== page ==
The Light Between Oceans


Alicia Vikander may look content but Michael Fassbender sees trouble on the horizon.

Alicia Vikander may look content but Michael Fassbender sees trouble on the horizon.

(2016) Drama (DreamWorks/Touchstone) Michael Fassbender, Alicia Vikander, Rachel Weisz, Florence Clery, Jack Thompson, Thomas Unger, Jane Menelaus, Garry McDonald, Anthony Hayes, Benedict Hardie, Emily Barclay, Bryan Brown, Stephen Ure, Peter McCauley, Leon Ford, Jonathan Wagstaff, Gerald Bryan, Elizabeth Hawthorne. Directed by Derek Cianfrance

 

Bad choices are part of human nature. We all make them but sometimes those choices are so monstrous, so heinous that even though we convince ourselves that we’re doing it for the right reasons, we cannot escape the fact that we’ve done something horribly wrong.

Tom Sherbourne (Fassbender) is a veteran of World War I who witnessed many horrors in the trenches. He’s returned home to Australia to find some kind of peace but the press of people – even in the Australia of 1918 – is too much for him. He applies for and receives a position as a lighthouse keeper on a remote island off the coast of Tasmania.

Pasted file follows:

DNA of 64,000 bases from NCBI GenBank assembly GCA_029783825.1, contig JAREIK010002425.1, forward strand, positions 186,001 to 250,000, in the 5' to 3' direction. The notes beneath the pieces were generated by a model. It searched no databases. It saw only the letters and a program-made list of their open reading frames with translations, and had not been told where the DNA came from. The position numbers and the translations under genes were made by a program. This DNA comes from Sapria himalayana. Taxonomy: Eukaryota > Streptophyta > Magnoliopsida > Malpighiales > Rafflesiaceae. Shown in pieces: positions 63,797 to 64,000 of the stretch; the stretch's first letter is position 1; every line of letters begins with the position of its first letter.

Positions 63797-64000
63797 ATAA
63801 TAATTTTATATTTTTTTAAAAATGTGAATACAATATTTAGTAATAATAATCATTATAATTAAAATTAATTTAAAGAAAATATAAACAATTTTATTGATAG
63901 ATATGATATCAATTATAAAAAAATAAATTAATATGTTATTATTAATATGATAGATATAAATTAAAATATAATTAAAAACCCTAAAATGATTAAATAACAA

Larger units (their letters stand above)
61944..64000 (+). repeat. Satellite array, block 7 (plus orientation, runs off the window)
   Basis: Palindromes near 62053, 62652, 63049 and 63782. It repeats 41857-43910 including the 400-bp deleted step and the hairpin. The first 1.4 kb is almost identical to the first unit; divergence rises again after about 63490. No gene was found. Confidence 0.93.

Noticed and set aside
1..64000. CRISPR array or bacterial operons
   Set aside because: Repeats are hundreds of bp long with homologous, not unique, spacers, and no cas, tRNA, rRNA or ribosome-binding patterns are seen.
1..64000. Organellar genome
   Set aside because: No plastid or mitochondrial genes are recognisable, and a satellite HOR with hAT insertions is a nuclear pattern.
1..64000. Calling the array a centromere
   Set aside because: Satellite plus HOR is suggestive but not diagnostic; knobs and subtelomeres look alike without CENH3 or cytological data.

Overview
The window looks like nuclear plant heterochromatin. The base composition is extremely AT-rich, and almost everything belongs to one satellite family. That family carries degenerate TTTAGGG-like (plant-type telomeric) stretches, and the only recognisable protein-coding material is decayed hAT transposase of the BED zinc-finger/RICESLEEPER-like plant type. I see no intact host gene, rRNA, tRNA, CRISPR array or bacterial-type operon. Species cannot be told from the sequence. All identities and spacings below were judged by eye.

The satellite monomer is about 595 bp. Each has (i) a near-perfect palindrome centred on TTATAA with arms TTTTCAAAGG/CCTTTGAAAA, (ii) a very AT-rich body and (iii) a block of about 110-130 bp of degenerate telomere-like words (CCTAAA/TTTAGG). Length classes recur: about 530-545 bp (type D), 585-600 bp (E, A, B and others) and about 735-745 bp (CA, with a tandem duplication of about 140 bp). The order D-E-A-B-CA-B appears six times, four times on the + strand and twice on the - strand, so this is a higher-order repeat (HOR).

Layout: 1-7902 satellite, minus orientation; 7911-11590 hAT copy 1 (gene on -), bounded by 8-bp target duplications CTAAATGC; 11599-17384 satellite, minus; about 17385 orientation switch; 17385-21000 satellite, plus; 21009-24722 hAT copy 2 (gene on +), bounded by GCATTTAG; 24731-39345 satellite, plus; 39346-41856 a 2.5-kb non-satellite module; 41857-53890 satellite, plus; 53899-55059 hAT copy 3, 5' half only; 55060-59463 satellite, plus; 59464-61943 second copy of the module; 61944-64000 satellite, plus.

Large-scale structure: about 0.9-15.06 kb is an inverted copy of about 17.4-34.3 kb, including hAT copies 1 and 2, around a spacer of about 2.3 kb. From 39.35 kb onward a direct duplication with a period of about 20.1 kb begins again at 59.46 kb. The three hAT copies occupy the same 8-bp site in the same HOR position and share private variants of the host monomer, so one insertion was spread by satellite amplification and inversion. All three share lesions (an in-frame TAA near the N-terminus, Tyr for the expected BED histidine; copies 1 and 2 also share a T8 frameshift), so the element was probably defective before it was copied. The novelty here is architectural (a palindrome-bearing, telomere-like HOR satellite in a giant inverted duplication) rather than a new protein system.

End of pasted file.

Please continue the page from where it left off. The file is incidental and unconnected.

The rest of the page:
The opening was there because the loneliness of the post had unhinged Sherbourne’s predecessor but the harsh weather, dull routine and meticulous nature of the job appeal to Sherbourne and he isn’t bothered by the isolation. That changes when on a visit to town he meets the daughter of the local schoolmaster, Isabel Graysmark (Vikander). She’s lively, vivacious and is completely smitten by the taciturn, wounded Sherbourne. The two correspond and eventually, marry and she moves to the island with him.